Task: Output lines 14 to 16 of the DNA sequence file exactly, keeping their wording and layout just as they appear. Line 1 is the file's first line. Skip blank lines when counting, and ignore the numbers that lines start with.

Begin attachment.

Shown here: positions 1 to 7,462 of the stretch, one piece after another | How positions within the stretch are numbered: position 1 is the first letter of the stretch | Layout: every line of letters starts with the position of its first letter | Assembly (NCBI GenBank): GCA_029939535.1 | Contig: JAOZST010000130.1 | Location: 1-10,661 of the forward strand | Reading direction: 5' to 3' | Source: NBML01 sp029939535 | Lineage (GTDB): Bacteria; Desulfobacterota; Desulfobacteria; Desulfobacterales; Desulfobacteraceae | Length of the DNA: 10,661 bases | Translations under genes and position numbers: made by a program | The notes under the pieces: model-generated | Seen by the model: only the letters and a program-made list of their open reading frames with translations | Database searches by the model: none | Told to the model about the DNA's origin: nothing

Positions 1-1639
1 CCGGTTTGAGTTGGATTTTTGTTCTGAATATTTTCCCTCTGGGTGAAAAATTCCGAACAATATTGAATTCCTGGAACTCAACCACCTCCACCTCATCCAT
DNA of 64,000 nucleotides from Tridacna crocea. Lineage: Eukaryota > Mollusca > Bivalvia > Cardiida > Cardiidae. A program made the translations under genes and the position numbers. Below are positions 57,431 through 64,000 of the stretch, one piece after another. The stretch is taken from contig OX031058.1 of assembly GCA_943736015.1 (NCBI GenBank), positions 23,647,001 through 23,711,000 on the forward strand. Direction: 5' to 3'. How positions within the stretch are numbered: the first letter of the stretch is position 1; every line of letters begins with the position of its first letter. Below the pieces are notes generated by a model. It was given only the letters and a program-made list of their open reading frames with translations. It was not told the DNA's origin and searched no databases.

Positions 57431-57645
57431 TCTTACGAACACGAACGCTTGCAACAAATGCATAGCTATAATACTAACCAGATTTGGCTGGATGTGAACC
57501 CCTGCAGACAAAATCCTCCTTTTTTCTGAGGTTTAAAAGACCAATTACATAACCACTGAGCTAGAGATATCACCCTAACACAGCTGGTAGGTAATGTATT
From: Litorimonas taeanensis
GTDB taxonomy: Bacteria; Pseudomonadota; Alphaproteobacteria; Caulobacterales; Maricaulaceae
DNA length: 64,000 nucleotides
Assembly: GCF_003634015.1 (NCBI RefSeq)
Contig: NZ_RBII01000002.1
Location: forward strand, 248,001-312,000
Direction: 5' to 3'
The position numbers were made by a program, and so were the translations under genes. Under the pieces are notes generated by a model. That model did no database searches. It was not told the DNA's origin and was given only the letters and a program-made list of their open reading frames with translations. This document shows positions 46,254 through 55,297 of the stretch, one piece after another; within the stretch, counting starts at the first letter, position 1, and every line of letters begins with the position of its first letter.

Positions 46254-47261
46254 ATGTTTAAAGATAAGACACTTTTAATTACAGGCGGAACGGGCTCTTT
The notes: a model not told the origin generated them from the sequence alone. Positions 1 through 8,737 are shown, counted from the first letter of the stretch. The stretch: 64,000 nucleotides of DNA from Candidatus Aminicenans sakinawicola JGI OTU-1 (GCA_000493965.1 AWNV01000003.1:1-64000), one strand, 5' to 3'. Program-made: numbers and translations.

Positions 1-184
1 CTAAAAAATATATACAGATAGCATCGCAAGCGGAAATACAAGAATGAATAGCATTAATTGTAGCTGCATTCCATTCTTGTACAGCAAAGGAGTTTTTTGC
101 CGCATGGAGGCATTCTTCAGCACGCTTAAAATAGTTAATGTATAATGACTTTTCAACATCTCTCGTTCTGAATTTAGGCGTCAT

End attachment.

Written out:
Direction: 5' to 3'
The position numbers were made by a program, and so were the translations under genes. Under the pieces are notes generated by a model. That model did no database searches. It was not told the DNA's origin and was given only the letters and a program-made list of their open reading frames with translations. This document shows positions 46,254 through 55,297 of the stretch, one piece after another; within the stretch, counting starts at the first letter, position 1, and every line of letters begins with the position of its first letter.

Positions 46254-47261